Showing Up Review- A Strange Collection of Characters at an Art School Doesn’t Make a Movie

There are a lot of films in the history of the movie industry that are just slice-of-life stories. That’s the case with Showing Up. It’s just this small little story that features a close-knit group of friends and family members. It’s not trying to be anything that important or groundbreaking. Kelly Reichardt is that kind of storyteller and director. She does these little intimate stories. Sometimes that’s all you need.

Lizzy (Michelle Williams) is a frumpy woman who works at an art school in Oregon for her mother. She’s an artist as well. She draws pictures of women and turns them into sculptures. She has her own show coming up but her family drama involving her brother Sean (John Magaro) and her subleaser Jo (Hong Chow). Her personal life is very complicated and it takes her away from what she loves about her life and her art.

Straight off of their Academy Award nominations Michelle Williams, Hong Chow, and Judd Hirsch all give good performances as these family members and so forth. Chau’s character is the owner of the place where Williams’s character lives and they have an uneasy relationship that seems a bit contentious over the hot water not working and Hirsch is somewhat of a lady’s man even though he is not with William’s mother anymore. This family dynamic is a strange one. Yet relatable in some ways.

The main focus of this film is the art and this school that everybody goes to and works for. All the various characters have some connection to art even Andre Benjamin, of Andre 3000, who plays a character who runs the kiln so Williams’s character and others can get their sculptures hardened. He is a nice fellow that gets along with most people in the movie. He even adds some of his musical talents to the score and soundtrack.

This whole world is like a hippie commune though. Everybody has their own thing they do. They hang out at parties and go to each other’s shows and evaluate one another and congratulate each other. It’s just that kind of place. Set in Oregon it makes sense because this is a state of free spirits and free will. The characters all have a pretty easy way about them until the end of the film where one thing gets some of them a little ruffled up.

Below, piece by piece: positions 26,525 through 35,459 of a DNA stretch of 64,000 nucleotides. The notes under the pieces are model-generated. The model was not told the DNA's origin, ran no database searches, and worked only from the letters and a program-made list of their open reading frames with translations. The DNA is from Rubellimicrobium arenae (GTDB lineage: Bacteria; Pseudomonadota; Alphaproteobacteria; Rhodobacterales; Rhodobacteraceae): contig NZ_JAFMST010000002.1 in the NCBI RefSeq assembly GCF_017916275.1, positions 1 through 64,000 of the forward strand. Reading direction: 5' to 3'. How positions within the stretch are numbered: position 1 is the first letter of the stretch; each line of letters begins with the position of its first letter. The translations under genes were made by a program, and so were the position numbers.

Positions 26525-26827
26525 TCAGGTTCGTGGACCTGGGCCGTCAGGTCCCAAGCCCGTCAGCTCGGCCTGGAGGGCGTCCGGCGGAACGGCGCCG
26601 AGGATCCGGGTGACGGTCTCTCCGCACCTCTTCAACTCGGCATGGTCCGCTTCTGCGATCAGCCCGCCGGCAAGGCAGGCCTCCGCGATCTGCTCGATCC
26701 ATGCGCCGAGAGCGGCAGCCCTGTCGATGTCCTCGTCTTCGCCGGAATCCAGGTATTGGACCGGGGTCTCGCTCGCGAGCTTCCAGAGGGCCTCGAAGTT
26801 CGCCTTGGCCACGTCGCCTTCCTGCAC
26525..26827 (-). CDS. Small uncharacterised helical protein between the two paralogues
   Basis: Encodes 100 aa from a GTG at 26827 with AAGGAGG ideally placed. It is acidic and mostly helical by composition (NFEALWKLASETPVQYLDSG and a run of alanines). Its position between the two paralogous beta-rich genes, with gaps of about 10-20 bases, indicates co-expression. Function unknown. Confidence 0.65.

The main character played by Williams is the focus of the movie most of the time and she plays this character as low-key as possible. She’s not doing huge emotional swings or anything extravagant with her performance. Reichardt gets what she wants out of Williams and the other actors but none of them go too far. There are a few moments where Williams’s character shows some emotion but not many. She’s pretty laid back like a lot of the characters are. The story doesn’t say much either so it is hard to determine what Reichardt is going for in this film.

Showing Up is an exercise in relaxation and being calm despite not exactly trying to be all the time. Williams tones it way back to play this low-key character. Her family and friends do their best to get her out of her comfort zone and her artist headspace. A crazy brother, a promiscuous father, and a neurotic mother don’t help her much. She succeeds in her life despite them and not having hot water. This may be Reichardt’s most accessible film but it’s still a little out there for me. 

3 stars 

Dan Skip Allen

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